Texas Outside rates courses on the following:

  • Beauty – tall trees, rolling hills, beautiful houses, waterfalls, and similar stuff would score high; a 1 would be flat, bushes or cactus instead of trees, and some grass but mostly weeds
  • Difficulty – a straight, 300 yard par 4 with no traps or hazards, no out of bounds or water would probably get a 1; if it is a 460 yard par 4 over two ravines, with water along one side, natural hazards on the other, strategically placed traps or that dreaded tree right in the middle of the fairway, we are talking a 10. 
  • Variety – what would you give a course where all the holes looked and played exactly the same (“I thought we just played that hole!”); were side-by-side, which is good for finding or dodging other people’s balls, but not much fun; and you can see the flag from every tee box?  That’s right, it gets a 1.
  • Fun Scale – a 10 is where you walk off the course and say “now that was fun” and you can’t wait to get back, or you immediately turn around and play another 18 holes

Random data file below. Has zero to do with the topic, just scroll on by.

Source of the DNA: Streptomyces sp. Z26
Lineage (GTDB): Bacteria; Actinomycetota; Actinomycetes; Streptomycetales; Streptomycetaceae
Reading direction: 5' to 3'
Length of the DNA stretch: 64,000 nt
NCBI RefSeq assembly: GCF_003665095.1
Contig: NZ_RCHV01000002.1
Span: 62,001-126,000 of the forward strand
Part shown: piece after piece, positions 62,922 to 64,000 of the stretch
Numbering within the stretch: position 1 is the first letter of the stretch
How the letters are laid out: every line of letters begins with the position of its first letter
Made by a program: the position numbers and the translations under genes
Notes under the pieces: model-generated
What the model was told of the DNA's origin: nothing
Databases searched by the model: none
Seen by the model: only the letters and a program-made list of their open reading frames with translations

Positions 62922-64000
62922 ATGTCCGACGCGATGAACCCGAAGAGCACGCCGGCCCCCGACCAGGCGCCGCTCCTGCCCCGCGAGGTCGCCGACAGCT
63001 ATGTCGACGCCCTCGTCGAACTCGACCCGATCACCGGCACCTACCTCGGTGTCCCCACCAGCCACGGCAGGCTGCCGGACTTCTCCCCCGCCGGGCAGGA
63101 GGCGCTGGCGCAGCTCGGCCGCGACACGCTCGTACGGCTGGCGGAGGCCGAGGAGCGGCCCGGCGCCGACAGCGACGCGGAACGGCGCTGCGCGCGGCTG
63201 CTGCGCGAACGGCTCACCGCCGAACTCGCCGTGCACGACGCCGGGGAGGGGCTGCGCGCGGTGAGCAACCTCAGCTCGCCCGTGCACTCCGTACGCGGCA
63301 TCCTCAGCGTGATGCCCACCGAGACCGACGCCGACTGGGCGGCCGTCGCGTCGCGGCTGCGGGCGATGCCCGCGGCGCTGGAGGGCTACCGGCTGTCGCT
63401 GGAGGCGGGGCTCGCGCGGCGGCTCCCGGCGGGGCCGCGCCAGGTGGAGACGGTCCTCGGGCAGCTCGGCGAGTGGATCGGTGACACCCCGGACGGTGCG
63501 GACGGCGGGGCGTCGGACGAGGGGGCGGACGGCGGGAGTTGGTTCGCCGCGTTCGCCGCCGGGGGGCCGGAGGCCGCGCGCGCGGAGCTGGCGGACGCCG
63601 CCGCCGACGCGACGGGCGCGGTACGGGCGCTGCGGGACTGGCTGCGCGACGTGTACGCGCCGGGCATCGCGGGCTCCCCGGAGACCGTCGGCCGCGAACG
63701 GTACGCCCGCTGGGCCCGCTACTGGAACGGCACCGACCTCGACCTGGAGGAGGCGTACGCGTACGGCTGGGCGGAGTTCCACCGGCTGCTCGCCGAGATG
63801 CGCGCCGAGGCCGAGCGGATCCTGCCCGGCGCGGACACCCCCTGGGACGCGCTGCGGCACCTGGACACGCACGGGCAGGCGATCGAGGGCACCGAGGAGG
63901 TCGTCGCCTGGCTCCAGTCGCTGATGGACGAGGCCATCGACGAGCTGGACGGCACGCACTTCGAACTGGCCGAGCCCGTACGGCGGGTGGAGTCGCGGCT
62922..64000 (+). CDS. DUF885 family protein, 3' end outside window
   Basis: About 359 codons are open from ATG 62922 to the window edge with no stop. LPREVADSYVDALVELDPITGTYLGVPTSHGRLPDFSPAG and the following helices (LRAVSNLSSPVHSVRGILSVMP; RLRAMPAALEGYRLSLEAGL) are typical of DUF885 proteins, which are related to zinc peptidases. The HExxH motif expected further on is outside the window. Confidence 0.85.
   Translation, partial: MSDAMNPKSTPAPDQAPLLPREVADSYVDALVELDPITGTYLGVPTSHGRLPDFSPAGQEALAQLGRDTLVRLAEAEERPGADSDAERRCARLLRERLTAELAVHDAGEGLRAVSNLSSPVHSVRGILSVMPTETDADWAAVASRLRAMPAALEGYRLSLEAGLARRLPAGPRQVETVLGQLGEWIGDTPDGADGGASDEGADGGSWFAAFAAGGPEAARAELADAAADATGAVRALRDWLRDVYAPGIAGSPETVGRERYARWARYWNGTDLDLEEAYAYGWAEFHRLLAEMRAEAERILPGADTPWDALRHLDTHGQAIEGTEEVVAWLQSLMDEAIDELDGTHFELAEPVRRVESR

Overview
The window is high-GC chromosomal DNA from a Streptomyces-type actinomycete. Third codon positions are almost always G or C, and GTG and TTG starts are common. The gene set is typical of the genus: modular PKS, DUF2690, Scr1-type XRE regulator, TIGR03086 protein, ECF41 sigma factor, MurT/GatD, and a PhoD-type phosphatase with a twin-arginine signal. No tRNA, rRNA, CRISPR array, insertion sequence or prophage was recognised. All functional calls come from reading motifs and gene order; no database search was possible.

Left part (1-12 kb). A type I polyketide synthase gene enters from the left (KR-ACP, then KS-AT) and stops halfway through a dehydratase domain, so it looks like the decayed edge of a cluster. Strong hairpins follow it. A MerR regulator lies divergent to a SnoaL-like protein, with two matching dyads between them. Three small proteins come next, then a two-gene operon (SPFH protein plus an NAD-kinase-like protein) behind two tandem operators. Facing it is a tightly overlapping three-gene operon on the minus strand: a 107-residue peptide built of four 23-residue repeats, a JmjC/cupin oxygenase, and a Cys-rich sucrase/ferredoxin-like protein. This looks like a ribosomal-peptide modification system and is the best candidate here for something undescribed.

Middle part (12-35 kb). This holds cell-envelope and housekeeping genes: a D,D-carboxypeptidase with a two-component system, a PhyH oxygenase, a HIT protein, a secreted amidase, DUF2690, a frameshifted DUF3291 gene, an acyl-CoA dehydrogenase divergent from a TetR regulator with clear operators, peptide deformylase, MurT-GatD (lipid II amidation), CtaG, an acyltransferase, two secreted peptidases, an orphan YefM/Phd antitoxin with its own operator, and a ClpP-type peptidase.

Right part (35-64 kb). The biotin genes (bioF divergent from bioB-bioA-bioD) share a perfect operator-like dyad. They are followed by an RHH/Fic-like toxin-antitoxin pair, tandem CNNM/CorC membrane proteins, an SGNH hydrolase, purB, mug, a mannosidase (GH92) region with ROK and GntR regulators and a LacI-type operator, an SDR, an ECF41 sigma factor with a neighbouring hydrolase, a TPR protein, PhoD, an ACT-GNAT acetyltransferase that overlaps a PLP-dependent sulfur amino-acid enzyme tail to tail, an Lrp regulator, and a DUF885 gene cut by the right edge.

• Value – a 5 is $50 to $60, a 10 is $20 to $30, and 1 is $200 or so – of course all of this is dependent upon how you liked the course.  For example, if a run down, boring municipal course, with six players on each hole was only $10; it would still get a value rating of 1.
  • Condition – this one’s pretty easy – what condition are the fairways. A 10 commands very lush perfectly manicured fairways, compared to a 1, which has fire ants, weeds, and more dirt than grass!
  • Condition of Greens and Difficulty – very hard to read greens with lots of undulation and tough pin placement, rate very high on the difficulty scale.  Condition is self-explanatory.  

All of the above determines the overall score for the golf course.  In other words, we like courses that are pretty, fun, very challenging with a lot of variety, and fairways and greens in excellent condition – all for $40.  We also tend to play the courses that are affordable for the masses, which means in the $30 to $80 range. We rate hard and we haven’t found a 10 in Texas yet – don’t worry we haven’t given up and we’re still looking.